A central point is that “Germany’s own historical experience shows how difficult it is for a society to come to terms with the darker chapters of its own past. Yet the honest reappraisal of history is the most important foundation for reconciliation, within society as well as with others. In this respect one must distinguish between the guilt of the perpetrators and the responsibility of those living today. Commemorating the past also reminds us to remain alert and to prevent hatred and destruction from threatening individuals and peoples again and again.”
On the basis of these premises, the text articulates what the Bundestag demands of the government, for example:
– in the spirit of the German Bundestag debate on April 25, 2015 on the centenary that it continue to contribute to a vast public discussion of the expulsions and near-extermination of the Armenians in 1915/16, as well as the role of the German Empire.
– that it encourage the Turkish side to openly deal with the past expulsions and massacres and thereby to lay a necessary cornerstone for reconciliation with the Armenian people….”
The emphasis in the demands is on promoting study and reappraisal of the past, seeking reconciliation and providing the means (scholarships, programs, financial aid etc.) to make this possible.
In a section on background, the text, referring to the “greatest and most serious catastrophe in the thousands of years of history of the Armenian people,” states that “Numerous independent historians, parliaments and international organizations characterize the expulsions and extermination of the Armenians as genocide,” and that this, along with religion and language, is of fundamental significance for their identity. It repeats that the German Empire knew everything, but did nothing. It states that Turkey denies the facts, rejects that it was planned, questions the figures, etc. Again, the importance of facing the truth is stressed as a precondition for reconciliation. As for the German Empire’s role, details are given on the efforts of Johannes Lepsius to raise the alarm with his “Report on the Situation of the Armenian People in Turkey,” and how the military censorship banned and confiscated it. A final note on the historical record pertains to the vast material in the wartime archives of the Foreign Ministry which documents the “systematic execution of the massacres and expulsions….”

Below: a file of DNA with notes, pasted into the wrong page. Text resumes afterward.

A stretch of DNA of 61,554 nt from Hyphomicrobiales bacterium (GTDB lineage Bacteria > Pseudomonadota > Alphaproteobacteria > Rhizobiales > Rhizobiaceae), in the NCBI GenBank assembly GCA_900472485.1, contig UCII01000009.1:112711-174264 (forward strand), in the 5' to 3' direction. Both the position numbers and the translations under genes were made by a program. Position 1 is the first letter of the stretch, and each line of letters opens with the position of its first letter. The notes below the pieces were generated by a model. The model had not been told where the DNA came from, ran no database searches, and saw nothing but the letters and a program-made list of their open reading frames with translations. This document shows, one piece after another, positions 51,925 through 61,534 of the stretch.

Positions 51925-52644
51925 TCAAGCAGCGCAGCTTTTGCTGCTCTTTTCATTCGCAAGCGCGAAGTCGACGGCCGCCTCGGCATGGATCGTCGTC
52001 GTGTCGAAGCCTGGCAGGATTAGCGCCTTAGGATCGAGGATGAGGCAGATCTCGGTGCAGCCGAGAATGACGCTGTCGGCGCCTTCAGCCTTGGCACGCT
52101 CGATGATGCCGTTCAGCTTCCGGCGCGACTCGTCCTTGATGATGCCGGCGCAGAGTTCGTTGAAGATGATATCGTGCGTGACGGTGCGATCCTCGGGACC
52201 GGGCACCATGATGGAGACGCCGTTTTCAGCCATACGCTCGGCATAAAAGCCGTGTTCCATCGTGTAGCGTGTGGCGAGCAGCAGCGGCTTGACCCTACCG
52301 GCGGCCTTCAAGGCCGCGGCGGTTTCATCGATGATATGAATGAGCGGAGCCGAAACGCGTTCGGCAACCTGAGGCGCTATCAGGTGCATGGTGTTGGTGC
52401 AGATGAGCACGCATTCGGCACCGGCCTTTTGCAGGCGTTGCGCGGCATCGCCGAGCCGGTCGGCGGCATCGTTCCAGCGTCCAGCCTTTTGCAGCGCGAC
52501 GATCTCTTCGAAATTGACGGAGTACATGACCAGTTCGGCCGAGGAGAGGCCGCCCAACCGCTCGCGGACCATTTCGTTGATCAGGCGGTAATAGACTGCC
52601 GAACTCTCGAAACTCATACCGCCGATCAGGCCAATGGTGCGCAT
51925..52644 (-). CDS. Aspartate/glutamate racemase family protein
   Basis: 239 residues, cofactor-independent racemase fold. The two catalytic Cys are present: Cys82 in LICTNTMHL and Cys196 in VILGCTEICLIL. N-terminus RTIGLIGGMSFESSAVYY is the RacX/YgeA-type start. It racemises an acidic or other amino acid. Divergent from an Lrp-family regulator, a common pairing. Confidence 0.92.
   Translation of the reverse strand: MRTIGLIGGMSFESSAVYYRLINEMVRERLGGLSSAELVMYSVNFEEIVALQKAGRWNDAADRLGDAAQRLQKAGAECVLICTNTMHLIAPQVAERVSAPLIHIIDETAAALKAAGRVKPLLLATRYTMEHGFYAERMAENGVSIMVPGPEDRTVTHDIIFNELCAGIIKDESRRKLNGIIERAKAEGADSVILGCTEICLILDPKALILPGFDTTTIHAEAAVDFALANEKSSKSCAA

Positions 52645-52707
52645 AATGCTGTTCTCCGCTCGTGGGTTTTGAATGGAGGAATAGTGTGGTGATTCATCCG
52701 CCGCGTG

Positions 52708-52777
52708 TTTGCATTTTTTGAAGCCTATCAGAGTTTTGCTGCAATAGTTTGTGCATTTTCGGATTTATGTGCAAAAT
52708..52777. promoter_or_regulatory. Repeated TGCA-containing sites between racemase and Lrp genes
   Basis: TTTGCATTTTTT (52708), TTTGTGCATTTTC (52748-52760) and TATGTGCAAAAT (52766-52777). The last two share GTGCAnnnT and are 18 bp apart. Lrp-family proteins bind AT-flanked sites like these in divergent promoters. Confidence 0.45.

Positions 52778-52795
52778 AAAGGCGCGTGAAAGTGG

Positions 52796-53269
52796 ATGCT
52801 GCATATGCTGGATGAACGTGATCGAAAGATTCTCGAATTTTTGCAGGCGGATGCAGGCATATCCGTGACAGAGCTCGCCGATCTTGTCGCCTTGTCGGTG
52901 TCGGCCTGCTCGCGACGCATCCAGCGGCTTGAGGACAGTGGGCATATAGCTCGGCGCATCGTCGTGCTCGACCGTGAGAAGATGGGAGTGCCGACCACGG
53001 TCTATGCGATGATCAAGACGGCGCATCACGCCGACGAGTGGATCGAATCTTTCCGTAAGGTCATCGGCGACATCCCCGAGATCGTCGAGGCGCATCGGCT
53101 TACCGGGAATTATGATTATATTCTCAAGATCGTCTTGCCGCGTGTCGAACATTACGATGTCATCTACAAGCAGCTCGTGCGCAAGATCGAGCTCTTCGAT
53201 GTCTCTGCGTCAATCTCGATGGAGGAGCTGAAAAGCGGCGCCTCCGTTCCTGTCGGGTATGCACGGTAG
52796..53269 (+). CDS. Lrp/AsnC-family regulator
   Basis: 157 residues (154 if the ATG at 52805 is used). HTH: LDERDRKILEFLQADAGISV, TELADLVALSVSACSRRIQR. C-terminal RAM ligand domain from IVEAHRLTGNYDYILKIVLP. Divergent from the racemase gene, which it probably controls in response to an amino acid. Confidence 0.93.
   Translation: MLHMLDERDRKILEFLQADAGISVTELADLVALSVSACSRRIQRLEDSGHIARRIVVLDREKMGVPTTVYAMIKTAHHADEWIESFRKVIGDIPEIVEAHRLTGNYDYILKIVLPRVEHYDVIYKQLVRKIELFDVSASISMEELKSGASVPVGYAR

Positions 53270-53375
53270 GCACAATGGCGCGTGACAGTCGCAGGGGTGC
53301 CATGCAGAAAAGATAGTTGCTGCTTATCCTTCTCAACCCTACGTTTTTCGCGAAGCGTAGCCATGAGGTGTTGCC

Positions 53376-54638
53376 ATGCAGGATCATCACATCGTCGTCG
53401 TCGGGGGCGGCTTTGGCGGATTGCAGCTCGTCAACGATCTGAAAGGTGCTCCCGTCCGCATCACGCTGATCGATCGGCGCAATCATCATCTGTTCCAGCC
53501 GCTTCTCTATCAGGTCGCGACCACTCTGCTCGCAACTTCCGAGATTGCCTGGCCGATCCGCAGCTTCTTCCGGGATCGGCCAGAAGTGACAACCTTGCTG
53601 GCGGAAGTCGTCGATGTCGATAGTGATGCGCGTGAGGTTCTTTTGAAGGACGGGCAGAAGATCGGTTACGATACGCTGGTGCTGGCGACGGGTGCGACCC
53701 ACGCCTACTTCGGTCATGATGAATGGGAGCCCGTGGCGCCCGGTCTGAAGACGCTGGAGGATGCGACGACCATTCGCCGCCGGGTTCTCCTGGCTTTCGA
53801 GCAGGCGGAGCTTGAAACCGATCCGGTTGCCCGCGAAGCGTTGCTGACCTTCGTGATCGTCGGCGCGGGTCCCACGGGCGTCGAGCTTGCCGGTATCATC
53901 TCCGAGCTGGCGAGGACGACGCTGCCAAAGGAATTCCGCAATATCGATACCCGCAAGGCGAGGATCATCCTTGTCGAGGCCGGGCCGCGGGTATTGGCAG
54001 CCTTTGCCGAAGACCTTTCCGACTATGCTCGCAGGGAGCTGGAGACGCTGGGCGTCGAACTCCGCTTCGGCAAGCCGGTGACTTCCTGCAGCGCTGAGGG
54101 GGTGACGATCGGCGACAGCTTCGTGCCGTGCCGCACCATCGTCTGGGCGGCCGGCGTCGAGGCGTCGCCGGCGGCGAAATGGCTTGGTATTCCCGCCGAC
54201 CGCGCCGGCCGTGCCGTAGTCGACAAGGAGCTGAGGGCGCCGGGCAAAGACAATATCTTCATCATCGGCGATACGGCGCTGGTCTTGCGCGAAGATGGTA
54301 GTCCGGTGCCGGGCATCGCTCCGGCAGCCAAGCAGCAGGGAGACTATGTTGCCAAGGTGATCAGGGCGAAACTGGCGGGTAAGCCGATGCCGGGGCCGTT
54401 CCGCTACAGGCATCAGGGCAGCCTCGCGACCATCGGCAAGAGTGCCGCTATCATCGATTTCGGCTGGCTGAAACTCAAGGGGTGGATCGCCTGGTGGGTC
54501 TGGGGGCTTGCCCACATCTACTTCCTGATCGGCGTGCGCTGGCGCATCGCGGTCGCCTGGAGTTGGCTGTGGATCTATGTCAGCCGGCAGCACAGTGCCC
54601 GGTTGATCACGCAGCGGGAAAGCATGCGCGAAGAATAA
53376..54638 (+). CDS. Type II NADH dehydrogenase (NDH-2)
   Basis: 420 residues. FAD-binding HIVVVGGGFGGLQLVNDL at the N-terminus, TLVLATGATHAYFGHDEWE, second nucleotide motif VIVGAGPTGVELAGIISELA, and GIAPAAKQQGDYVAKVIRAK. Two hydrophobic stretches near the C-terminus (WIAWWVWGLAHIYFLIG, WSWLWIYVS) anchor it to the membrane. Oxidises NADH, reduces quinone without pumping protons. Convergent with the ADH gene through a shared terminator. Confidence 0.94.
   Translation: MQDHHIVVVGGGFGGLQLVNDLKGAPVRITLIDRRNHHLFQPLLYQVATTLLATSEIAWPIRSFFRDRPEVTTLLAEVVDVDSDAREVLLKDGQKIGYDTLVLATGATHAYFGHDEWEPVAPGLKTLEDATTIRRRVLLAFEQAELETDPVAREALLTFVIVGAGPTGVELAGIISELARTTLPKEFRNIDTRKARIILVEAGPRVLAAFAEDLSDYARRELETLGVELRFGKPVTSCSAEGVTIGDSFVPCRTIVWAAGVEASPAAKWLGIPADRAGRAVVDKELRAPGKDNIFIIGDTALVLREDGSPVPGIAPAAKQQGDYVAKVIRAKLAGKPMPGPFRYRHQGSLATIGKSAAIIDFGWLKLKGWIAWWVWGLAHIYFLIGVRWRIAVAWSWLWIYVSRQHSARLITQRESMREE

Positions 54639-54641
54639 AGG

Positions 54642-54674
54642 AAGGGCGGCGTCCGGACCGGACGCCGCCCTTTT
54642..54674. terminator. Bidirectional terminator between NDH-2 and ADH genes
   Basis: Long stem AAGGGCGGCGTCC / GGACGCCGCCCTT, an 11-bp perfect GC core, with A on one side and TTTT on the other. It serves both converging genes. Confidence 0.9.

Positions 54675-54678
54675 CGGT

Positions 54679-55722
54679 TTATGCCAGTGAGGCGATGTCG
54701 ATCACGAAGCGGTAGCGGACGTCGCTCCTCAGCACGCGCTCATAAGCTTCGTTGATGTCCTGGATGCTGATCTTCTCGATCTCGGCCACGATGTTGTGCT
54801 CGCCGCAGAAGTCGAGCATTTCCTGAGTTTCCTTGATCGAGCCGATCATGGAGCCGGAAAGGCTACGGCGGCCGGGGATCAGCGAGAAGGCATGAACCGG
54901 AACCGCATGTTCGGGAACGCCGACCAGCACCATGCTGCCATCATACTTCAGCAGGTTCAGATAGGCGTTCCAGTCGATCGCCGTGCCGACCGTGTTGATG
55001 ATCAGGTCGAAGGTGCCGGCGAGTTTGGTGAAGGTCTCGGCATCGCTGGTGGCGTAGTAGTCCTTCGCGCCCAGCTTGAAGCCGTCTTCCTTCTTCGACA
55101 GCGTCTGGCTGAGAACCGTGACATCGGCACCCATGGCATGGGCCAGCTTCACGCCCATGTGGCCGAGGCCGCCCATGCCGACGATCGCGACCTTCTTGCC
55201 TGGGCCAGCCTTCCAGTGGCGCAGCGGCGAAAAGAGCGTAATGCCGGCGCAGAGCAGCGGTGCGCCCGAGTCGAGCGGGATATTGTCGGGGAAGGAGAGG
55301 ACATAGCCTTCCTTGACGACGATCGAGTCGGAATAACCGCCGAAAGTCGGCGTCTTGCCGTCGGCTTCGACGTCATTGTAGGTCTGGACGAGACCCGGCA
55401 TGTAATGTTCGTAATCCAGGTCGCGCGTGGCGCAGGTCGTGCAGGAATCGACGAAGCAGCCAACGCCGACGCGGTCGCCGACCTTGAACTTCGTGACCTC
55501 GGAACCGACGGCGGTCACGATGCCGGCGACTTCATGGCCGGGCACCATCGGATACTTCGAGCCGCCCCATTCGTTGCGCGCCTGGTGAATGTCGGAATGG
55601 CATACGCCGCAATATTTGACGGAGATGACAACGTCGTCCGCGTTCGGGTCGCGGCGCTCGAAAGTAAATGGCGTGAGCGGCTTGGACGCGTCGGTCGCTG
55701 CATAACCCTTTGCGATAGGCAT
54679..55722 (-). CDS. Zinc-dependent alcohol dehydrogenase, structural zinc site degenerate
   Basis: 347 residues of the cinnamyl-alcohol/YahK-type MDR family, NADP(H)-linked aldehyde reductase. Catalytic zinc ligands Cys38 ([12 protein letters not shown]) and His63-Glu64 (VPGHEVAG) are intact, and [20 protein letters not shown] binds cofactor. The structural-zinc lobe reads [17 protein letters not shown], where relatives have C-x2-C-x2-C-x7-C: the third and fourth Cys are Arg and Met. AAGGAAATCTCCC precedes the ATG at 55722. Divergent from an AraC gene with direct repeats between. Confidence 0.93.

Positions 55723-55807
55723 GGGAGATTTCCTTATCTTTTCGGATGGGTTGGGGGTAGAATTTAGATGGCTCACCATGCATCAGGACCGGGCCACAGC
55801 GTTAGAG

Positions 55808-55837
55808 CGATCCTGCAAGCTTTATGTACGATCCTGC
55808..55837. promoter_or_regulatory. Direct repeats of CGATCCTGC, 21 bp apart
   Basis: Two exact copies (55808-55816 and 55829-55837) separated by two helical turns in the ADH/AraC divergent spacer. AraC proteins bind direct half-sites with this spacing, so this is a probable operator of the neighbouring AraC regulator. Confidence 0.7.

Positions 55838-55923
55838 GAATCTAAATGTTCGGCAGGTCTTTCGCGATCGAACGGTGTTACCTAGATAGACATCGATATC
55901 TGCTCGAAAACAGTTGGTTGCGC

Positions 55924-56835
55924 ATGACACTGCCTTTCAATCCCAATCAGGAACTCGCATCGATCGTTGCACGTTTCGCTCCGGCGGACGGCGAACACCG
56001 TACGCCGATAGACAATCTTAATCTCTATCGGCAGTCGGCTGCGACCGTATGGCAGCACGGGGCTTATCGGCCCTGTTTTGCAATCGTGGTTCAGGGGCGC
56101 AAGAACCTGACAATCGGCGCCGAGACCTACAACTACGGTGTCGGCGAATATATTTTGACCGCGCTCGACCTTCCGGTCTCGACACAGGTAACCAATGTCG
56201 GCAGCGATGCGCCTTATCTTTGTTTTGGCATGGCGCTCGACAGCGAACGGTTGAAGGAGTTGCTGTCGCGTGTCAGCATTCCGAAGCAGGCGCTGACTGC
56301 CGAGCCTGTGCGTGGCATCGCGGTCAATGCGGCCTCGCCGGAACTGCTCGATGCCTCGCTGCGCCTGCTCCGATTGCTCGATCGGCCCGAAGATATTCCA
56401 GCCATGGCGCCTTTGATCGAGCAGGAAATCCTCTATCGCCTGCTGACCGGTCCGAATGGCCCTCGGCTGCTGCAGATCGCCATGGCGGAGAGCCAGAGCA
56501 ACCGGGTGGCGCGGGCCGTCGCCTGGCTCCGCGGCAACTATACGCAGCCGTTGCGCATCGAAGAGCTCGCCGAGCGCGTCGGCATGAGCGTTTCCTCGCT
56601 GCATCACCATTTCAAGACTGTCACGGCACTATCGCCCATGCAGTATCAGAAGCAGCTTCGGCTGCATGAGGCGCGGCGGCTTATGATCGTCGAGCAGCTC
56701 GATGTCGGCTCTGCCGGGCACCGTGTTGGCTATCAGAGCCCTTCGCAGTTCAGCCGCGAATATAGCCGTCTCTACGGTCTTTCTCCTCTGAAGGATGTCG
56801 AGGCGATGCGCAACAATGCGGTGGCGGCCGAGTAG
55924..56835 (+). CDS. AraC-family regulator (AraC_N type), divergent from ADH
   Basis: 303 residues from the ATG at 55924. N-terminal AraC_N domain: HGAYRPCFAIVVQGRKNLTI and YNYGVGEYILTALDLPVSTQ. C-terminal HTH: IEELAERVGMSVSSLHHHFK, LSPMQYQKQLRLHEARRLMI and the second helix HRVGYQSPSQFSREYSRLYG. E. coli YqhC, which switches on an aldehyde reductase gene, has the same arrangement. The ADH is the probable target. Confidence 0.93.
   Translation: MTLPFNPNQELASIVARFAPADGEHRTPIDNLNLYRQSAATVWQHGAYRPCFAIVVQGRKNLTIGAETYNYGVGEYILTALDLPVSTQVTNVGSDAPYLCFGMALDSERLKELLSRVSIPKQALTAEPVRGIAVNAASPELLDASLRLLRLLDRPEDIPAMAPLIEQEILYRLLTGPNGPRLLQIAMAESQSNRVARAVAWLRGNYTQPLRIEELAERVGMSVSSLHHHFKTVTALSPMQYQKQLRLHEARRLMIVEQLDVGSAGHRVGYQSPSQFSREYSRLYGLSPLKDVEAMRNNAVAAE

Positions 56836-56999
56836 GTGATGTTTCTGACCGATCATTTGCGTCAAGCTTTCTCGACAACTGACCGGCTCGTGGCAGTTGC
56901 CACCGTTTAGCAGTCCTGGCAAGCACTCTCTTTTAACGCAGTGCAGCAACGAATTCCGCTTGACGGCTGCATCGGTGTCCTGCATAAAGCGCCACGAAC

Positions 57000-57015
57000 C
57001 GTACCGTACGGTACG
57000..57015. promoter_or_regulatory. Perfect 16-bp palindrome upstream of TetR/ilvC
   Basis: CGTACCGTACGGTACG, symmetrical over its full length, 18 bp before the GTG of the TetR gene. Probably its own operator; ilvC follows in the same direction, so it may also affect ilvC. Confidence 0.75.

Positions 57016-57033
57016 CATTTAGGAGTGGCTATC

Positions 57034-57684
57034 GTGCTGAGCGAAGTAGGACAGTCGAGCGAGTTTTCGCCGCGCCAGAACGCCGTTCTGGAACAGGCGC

The Resolution and Its Critics: The Turkish View
Foremost among the parliamentarians to be attacked by this coalition was Cem Özdemir, the Green Party leader who has led the Genocide resolution initiative. As he told the press, he had been called every imaginable name: “It’s always the same terms,” he said: “Traitor, Armenian pig, S.O.B., Armenian terrorist, even Nazi.” He remarked that the situation for parliamentarians in Germany, however, differs from that in Turkey. “No Bundestag member should fear being jailed or even killed,” he said.
On May 31, President Recep Tayyip Erdogan took action. Although his speaker had already announced that it would be better not to pass the resolution, Erdogan personally picked up the phone and called Chancellor Angela Merkel to warn that passage of the resolution would damage relations between the two countries. Appealing to Germany’s “healthy common sense,” he told Merkel, “If this text is accepted and Germany blunders into this trap, this could worsen all our relations to Germany, where three million Turks live and which is our NATO partner.” Merkel expressed her “concern.” Her office announced she would try to attend the vote, if her schedule allowed it. SPD faction leader Thomas Oppermann commented that “The Bundestag has a quorum even without Merkel and [Foreign Minister] Steinmeier.”
Call a Spade a Spade
If the draft resolution provoked rage and protests from Turkish quarters, it also raised serious questions from those who — Armenians or not — supported political action to condemn the genocide officially. One point singled out for criticism was the absence of any reference in the text to the Greek Orthodox, who should be included among the victims of the genocide. The most important criticism dealt with the way the text deals with the issue of genocide per se. Three leading public figures who are proponents of genocide recognition, sent an open letter on May 30 to the members of the Bundestag. They are Helmut Donat-Freiherr von Bothmer, whose Donat publishing company was a pioneer in issuing works on the Armenian Genocide; Steffen Reiche, former Bundestag member and parish priest; and Prof. Wolfgang Schlott, President of the Exile-PEN in German-speaking countries. The case they argue reflects the thinking of a significant segment of German civil society engaged in the Armenian issue.